Moving the Goalposts

 

Besides preparing a student for their exam, a huge aspect of tutoring is managing parents’ expectations. A good example of this is the case of Maxine (not her real name, obviously). She was a fast learner, a hard worker, and a straight A student, so I was concerned when she bombed her first mock exam.

“I’m not surprised,” her mother said. “She never does well on standardized tests.”

This was surprising to me, especially since I ask each client at the beginning of tutoring if their child has test anxiety or underperforms on tests. I adjusted Maxine’s curriculum. Slowly, her mock scores climbed and the anxiety-based mistakes decreased, until she was ready to take her exam for real. And she did great, hitting her SAT target score of 1360. I was proud of her. She was proud of her. Her parents, however, were not.

“She really belongs in the mid-1400s.”

I reminded them that Maxine had a history of doing poorly on standardized tests, and she had worked hard to achieve their original goal of 1360, but they weren’t satisfied. Like magic, the original target score was gone. Poof! In its place was a new, higher score. They moved the goalposts, pushing the line for success farther away.

Parents do this sometimes. Instead of celebrating their win, they feel upset. Some figure they set their target score too low. Others think this success means their child wasn’t pushing themselves hard enough at the beginning. Some think that if a child beats their target score by 40 points on the first test, they should beat it by 80 points on the second.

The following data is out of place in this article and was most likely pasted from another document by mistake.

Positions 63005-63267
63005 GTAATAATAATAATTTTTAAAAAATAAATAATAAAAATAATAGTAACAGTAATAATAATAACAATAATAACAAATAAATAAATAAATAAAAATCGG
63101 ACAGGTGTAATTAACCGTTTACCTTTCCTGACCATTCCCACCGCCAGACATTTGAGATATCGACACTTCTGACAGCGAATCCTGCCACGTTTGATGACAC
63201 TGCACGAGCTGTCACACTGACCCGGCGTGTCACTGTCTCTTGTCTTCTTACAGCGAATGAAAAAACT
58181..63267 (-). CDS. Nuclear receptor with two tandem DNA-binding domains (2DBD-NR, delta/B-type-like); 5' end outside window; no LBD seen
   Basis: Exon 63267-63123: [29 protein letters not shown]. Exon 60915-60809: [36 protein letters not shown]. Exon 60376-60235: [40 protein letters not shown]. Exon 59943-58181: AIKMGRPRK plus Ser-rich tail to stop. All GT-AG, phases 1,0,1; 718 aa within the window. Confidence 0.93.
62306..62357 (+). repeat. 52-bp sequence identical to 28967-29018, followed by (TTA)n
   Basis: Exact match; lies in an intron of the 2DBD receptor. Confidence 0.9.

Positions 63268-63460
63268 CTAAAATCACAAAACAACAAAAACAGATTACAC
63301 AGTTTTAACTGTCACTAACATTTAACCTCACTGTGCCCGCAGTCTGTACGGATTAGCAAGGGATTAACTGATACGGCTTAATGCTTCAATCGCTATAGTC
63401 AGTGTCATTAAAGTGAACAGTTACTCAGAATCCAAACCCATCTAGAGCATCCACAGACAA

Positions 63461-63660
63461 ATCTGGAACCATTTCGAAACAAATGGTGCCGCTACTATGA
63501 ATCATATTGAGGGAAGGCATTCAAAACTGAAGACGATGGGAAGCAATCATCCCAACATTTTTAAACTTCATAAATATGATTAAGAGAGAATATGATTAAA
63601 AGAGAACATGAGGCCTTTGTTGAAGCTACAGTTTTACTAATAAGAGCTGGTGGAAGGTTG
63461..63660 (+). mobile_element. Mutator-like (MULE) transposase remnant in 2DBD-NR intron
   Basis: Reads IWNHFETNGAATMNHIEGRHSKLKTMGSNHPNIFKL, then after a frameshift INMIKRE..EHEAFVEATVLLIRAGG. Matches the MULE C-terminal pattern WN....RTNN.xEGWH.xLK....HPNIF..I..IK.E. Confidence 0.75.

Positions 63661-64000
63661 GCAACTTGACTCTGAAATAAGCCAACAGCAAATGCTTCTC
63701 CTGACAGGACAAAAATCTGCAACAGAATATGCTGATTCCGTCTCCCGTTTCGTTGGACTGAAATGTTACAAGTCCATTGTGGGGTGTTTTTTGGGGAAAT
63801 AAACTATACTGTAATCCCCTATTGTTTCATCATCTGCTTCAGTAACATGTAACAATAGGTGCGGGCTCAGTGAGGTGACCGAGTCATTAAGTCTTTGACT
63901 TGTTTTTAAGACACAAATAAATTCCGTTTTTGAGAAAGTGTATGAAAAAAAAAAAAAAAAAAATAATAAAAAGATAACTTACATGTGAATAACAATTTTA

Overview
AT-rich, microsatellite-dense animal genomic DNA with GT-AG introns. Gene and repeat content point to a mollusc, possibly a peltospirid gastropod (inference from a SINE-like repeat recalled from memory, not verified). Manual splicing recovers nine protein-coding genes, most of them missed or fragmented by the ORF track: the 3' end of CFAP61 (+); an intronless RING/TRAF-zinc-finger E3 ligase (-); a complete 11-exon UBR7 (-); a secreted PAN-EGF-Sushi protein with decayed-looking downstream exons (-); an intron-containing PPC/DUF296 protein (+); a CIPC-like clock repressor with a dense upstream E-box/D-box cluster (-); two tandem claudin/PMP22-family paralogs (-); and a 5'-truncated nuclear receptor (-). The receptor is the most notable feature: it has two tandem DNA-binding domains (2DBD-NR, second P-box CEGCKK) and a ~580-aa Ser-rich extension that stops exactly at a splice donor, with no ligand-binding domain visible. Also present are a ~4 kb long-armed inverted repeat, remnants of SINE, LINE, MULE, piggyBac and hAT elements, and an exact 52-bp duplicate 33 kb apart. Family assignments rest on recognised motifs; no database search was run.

When a student works hard and achieves what they were told was success, only to be informed that they still need to do better, it can lead to shut down. “Why keep working?” some think. “I’ll never be good enough.”

When Maxine raised her score to 1440 on her third try, her parents moved the goalposts again, this time to 1500. Maxine refused to take the test again. In the end, her parents were unhappy, which made Maxine unhappy, which left me unhappy.

I’m not suggesting that you can’t raise expectations. There is, however, a way to do so that keeps your child engaged, and it’s not pretending that they underachieved when they actually hit their goal. Acknowledge the hard work and celebrate their success while letting them know that they can improve even more. Explain why you think it’s important: students like to know why. This will let your child feel good about their effort while continuing to work hard, and everyone ends up happy.

To your child’s success!

Scroll to Top